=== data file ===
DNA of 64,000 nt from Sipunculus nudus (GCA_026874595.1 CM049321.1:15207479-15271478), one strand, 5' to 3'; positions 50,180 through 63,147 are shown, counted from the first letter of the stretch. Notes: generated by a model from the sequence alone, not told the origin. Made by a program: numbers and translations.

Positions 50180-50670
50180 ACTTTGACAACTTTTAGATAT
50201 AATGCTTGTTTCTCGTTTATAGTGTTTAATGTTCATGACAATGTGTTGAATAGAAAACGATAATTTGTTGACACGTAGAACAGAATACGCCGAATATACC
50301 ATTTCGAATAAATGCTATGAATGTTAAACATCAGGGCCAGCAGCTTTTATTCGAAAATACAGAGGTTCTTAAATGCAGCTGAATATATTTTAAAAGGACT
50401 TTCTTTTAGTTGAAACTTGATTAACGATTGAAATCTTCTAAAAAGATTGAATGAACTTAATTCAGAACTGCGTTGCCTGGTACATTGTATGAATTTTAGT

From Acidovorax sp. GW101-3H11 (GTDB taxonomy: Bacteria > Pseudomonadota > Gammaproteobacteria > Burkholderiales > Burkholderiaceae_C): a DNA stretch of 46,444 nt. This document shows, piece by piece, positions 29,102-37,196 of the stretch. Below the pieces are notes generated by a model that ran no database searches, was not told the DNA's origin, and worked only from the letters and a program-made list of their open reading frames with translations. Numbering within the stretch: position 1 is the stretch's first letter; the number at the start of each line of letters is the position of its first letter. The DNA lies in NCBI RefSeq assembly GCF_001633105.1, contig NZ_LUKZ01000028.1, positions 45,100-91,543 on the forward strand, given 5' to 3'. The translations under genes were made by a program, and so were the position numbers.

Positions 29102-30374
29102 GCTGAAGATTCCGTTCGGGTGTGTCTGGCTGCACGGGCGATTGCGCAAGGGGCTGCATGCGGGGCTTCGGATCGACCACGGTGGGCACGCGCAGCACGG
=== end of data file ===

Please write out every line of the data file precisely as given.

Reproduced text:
DNA of 64,000 nt from Sipunculus nudus (GCA_026874595.1 CM049321.1:15207479-15271478), one strand, 5' to 3'; positions 50,180 through 63,147 are shown, counted from the first letter of the stretch. Notes: generated by a model from the sequence alone, not told the origin. Made by a program: numbers and translations.

Positions 50180-50670
50180 ACTTTGACAACTTTTAGATAT
50201 AATGCTTGTTTCTCGTTTATAGTGTTTAATGTTCATGACAATGTGTTGAATAGAAAACGATAATTTGTTGACACGTAGAACAGAATACGCCGAATATACC
50301 ATTTCGAATAAATGCTATGAATGTTAAACATCAGGGCCAGCAGCTTTTATTCGAAAATACAGAGGTTCTTAAATGCAGCTGAATATATTTTAAAAGGACT
50401 TTCTTTTAGTTGAAACTTGATTAACGATTGAAATCTTCTAAAAAGATTGAATGAACTTAATTCAGAACTGCGTTGCCTGGTACATTGTATGAATTTTAGT

From Acidovorax sp. GW101-3H11 (GTDB taxonomy: Bacteria > Pseudomonadota > Gammaproteobacteria > Burkholderiales > Burkholderiaceae_C): a DNA stretch of 46,444 nt. This document shows, piece by piece, positions 29,102-37,196 of the stretch. Below the pieces are notes generated by a model that ran no database searches, was not told the DNA's origin, and worked only from the letters and a program-made list of their open reading frames with translations. Numbering within the stretch: position 1 is the stretch's first letter; the number at the start of each line of letters is the position of its first letter. The DNA lies in NCBI RefSeq assembly GCF_001633105.1, contig NZ_LUKZ01000028.1, positions 45,100-91,543 on the forward strand, given 5' to 3'. The translations under genes were made by a program, and so were the position numbers.

Positions 29102-30374
29102 GCTGAAGATTCCGTTCGGGTGTGTCTGGCTGCACGGGCGATTGCGCAAGGGGCTGCATGCGGGGCTTCGGATCGACCACGGTGGGCACGCGCAGCACGG